Attested: RC Veratino
Where: The Wilderspool Roman settlement area and road hub at Warrington around SJ6087 is more likely than Kirkham Roman fort, at SD435319. Both were historically in Lancashire.
Name origin: Initial Ver- has absurdly many potential meanings (including some related to the English words fare, guard, inward, very, wart, wary, and weir), but the most likely explanation comes from PIE *wer-3 ‘to turn, to bend’ ahead of *wer-4
‘to watch out for’. PIE *ten- ‘to stretch’ led to many words, including tine and thin in English, and Latin tinea ‘worm’. Rivers now called Tyne all have sticking-out points at their mouths, the Tyne on the Isle of Wight was a sticking-out ledge of rocks used as a quarry, and RC’s Tinea was probably Spurn Head.
Notes: In favour of Kirkham is the modern name Warton (Domesday Wartun) at the edge of the Ribble estuary. On a modern map this is well inland, but a flood-risk map gives a hint of what the coastline might have looked like in Roman times, with the Roman fort at the base of a promontory of dry land, inside a sandy spit where there is now the Lytham St Annes coast. However, this would imply an uncomfortably large jump north (in effect a sea trip) from the preceding place in RC, Deva Victris, (Chester) and a big jump back to the most likely locations of the following names in RC, Lutudaron, Derbentione, Salinis, and Condate. So Warrington is a better candidate. It was the lowest fordable place on the river Mersey and an important ancient industrial centre. The river Mersey is very wiggly there, to fit the turning/bending sense of Ver-, with some meanders being long and thin enough to fit *ten-.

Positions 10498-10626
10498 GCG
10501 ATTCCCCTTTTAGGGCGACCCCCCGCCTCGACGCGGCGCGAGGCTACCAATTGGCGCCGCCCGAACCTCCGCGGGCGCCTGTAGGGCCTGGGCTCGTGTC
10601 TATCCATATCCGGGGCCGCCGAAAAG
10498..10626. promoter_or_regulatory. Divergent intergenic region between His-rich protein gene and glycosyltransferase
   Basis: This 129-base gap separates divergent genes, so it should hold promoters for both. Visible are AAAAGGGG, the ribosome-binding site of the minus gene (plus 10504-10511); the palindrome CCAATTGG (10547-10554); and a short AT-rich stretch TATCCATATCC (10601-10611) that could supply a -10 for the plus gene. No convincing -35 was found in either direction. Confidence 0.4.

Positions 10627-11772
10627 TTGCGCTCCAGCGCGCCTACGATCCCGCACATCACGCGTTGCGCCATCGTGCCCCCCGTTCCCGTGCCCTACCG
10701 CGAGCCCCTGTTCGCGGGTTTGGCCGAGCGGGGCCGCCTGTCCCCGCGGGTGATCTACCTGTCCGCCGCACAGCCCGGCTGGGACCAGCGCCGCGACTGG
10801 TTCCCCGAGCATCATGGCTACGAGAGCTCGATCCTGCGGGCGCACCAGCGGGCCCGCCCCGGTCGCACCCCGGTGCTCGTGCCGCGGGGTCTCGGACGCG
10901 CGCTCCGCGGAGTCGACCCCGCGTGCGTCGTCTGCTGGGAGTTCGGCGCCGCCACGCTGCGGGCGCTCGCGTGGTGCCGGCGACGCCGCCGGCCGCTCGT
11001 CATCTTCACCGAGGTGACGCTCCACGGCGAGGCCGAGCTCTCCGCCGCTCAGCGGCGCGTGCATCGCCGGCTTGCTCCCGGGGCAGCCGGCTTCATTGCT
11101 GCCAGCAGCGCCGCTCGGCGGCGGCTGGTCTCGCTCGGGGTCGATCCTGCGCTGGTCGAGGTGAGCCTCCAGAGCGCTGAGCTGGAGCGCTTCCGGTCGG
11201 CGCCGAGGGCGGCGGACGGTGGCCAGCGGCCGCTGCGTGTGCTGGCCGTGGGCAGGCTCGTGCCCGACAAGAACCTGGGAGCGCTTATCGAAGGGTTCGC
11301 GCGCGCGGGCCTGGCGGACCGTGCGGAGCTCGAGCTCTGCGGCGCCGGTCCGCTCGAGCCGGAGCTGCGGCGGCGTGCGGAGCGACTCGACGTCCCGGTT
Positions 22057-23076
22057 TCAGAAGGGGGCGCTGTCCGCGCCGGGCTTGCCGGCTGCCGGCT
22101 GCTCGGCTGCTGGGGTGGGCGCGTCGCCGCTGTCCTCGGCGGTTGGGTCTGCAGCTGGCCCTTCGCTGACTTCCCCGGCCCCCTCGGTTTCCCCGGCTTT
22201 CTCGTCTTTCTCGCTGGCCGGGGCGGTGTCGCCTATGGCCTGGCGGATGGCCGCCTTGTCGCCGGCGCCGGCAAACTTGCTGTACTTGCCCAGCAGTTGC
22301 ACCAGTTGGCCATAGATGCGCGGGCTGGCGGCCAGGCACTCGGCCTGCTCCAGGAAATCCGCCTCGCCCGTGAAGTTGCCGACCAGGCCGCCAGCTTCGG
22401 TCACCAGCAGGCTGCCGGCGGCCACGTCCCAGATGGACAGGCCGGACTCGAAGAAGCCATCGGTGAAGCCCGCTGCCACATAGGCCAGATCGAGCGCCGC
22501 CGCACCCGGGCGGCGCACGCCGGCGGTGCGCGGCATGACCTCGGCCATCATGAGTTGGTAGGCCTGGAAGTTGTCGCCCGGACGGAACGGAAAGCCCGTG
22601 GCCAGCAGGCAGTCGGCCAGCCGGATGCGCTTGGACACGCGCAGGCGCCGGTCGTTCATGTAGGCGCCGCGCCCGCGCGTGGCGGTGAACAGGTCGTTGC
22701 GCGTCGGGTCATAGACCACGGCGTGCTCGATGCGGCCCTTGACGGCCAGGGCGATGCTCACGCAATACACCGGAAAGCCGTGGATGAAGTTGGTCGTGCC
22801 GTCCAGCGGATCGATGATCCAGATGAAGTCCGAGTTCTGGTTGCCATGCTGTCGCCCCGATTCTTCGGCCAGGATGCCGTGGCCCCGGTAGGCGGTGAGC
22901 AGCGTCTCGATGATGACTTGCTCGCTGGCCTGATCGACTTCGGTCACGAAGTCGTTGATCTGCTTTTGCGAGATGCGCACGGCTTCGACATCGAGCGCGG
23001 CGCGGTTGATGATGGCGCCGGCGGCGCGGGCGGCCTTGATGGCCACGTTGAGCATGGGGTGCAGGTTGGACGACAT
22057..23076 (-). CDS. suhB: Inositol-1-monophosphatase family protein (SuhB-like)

Last Edited:22 July 2016